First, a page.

The JUMP-in study showed a strong intervention effect on sport participation, which confirms previous findings
. However, no intervention effect on their hypothesized mediators was found. In addition, no significant intervention effects on outdoor play and screen behaviors or their hypothesized mediators were found.
Despite our finding that none of these mediators were significantly impacted by the intervention, sport participation was positively affected by the intervention. As several hypothesized mediators based on social cognitive models (e.g. pros, cons, intention) were not associated with behavior it suggests that our theoretical assumptions of the intervention were not entirely valid. Thus, other (unmeasured) mechanisms by which the intervention impacted sport participation must be in place. The JUMP-in intervention was based on the EnRG-framework, a dual process model combining social cognitive and social-ecological theories
. Based on the EnRG-framework we assumed that by changing the environment we would directly and indirectly (by changing children’s cognitions) change behavior. We therefore targeted several environmental constructs (e.g. organize enjoyable after school sport activities and adapted sport offers) to facilitate participation in organized sport and positively change children’s cognitions towards PA. However, primary schoolchildren’s behavior may be less planned than adults’ behavior and other unconscious/unreasoned processes directly triggered by environmental cues (e.g. availability and parental influences) might influence their behavior
. Moreover, primary schoolchildren might have low autonomy, and many decisions regarding their acts are made by their parents. Consequently, the environment might primarily have a direct influence on primary schoolchildren’s behavior instead of an indirect one via cognitive influences. Social cognitive models such as the theory of planned behavior and ASE model as applied and measured in this study, may not fit well for predicting primary schoolchildren’s behavior. As we did not measure the children’s perceived environment, we were not able to assess whether change in environmental constructs yielded by the intervention, directly affected children’s sport participation. Further research on the JUMP-in data, analyzing changes in potential environmental mediators reported by other sources (e.g. parents) should provide more insight into the working mechanisms of the intervention.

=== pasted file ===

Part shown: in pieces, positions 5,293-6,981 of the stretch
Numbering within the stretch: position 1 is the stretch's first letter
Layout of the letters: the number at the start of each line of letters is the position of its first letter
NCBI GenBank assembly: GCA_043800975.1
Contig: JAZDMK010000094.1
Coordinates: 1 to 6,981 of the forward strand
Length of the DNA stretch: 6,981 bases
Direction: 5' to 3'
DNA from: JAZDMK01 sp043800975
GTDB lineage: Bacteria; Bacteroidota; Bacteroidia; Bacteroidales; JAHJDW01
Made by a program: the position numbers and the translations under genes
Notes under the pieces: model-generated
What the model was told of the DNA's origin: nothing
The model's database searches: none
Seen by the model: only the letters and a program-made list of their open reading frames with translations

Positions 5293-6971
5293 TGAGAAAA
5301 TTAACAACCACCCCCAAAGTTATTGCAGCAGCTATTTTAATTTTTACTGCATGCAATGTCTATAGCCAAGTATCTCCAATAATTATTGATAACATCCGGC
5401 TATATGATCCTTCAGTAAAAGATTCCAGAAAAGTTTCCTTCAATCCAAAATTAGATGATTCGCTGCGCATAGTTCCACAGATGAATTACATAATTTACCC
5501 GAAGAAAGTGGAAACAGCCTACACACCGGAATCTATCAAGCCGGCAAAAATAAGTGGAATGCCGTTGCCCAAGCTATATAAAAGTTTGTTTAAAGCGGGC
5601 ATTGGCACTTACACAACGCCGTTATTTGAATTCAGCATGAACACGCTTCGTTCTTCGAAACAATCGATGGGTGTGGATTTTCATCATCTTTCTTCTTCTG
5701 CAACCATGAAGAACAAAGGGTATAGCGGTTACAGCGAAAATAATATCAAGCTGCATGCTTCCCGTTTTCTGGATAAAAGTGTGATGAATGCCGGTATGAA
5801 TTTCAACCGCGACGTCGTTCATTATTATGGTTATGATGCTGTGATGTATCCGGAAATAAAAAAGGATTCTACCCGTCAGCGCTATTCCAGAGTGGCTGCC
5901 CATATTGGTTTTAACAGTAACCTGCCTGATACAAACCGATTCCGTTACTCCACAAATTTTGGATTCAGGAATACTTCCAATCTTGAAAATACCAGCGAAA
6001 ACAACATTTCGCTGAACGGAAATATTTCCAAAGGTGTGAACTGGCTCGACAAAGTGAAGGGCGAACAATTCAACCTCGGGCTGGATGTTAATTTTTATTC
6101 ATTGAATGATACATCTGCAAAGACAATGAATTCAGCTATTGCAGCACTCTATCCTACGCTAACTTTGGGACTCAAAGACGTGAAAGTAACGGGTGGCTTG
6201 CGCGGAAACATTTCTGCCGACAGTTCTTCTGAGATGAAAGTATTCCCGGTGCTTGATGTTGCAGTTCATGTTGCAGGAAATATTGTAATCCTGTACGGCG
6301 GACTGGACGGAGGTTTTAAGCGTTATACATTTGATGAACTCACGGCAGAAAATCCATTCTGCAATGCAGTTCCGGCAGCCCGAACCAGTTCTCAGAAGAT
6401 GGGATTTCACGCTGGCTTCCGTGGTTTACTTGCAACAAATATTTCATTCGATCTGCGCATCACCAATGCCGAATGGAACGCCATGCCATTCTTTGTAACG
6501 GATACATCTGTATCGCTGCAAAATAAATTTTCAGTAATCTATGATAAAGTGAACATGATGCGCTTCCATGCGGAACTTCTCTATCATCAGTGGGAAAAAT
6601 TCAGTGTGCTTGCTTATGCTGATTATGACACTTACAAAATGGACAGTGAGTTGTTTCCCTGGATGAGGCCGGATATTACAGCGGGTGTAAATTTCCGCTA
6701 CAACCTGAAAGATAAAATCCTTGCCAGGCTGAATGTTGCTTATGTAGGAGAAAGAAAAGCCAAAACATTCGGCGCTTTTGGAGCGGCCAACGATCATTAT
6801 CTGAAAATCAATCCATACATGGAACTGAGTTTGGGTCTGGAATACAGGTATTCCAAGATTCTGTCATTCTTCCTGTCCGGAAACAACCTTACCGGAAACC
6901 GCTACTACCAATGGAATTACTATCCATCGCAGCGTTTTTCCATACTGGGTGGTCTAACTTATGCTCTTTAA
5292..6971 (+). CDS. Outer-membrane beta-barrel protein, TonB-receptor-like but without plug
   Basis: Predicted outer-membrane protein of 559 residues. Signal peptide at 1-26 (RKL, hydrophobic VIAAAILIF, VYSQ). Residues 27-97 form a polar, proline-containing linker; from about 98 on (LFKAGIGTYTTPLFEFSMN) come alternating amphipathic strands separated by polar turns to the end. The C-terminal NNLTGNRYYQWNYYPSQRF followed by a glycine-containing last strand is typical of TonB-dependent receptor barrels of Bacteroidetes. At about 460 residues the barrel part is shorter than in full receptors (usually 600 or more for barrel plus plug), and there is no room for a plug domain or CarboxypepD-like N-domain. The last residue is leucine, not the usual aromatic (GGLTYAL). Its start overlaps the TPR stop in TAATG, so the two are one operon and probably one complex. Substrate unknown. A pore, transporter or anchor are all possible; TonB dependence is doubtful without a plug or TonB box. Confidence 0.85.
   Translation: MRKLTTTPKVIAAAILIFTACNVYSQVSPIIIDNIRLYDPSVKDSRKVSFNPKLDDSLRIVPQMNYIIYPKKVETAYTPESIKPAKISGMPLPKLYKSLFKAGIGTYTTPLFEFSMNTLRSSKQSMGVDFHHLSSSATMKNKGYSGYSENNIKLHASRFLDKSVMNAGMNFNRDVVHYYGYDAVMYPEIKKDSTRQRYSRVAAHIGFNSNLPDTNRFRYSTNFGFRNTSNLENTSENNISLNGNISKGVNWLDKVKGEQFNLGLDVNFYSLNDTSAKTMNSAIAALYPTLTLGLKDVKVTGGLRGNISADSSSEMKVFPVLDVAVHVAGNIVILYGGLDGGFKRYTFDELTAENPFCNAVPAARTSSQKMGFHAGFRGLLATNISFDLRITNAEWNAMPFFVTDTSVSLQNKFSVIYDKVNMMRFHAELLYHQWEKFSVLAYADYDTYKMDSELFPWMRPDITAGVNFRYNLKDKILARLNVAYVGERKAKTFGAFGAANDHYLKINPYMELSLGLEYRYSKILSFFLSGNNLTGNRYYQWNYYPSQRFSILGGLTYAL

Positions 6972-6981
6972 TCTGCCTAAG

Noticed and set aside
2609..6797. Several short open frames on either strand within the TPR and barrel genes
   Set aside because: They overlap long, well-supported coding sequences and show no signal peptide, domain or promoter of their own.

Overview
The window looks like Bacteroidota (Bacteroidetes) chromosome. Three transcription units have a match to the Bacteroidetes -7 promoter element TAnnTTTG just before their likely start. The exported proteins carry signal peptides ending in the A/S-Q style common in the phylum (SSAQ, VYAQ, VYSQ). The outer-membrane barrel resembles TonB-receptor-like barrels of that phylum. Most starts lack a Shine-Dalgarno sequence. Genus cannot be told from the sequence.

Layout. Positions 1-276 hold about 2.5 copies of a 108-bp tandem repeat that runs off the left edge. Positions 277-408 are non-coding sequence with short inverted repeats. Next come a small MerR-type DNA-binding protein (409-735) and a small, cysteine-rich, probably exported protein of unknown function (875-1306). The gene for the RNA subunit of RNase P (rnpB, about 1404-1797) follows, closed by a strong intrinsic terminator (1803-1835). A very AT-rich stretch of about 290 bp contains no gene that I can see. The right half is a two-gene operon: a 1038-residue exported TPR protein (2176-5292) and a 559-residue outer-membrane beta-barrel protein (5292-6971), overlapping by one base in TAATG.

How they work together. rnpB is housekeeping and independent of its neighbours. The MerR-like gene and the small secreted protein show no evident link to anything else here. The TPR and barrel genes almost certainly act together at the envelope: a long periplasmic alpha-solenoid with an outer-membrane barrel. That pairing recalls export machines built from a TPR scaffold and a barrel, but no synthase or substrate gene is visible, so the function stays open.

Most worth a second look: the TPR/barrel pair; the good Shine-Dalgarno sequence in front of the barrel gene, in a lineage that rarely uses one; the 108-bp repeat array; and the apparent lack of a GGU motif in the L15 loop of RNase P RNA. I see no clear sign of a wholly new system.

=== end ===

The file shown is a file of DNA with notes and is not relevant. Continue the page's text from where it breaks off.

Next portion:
Other explanations for the limited intervention effect on any of the potential mediators might be due to unsuccessful intervention strategies. These intervention strategies might simply not have been effective or strong enough to be able to change the potential mediators; they could have mismatched the measured mediating variables, or they were not sufficiently implemented to bring about change in the mediators. Next, as primary schoolchildren have limitations in general cognitive competencies, especially in ability to think abstractly and perform detailed recall, children are less likely to make accurate self-report assessments of past activities and cognitions than adults
[30, 33]. Other measures such as objective measures or interviews, or combining measures might be more reliable to better characterize primary schoolchildren's activity levels and potential mediators.
The lack of intervention effect on outdoor play, screen behaviors and mediators might also be due to an insufficient implementation of the intervention. Results of the process evaluation
 showed that JUMP-in is currently embedded in the Amsterdam policy as well as in the organizational structure and daily practices of all participating sectors. However, despite the successful embedding, process data showed some hampering factors of its implementation. An overall impeding factor was the complexity of the multilevel program involving collaborations between multidisciplinary organizations. Consequently, implementers needed more time than expected to synchronize and fine-tune organizational procedures. Further, the comprehensive study measurements took additional time. Two schools decided to postpone the implementation of the in-class lessons. In addition, implementers recommended a simplification of methods, instruments, protocols and tasks of the program components
. Lastly, as our a priori power calculation was based on detecting change in sport participation, and not on detecting changes in outdoor play, screen behaviors or any of the potential mediators, our study might have lacked power for detecting change in the other constructs.
The lack of effect on outdoor play and screen behaviors suggests that the school setting might not be the sole channel to influence leisure time activities. As these behaviors are typically performed after school hours, a combination of school-based and family-based intervention strategies may be needed to improve these behaviors, involving the social and physical home environment. JUMP-in did not directly target reducing screen time, but we expected that by targeting outdoor play and sports, screen behaviors would be targeted indirectly. Apparently, this was not the case. This confirms the findings of Biddle and colleagues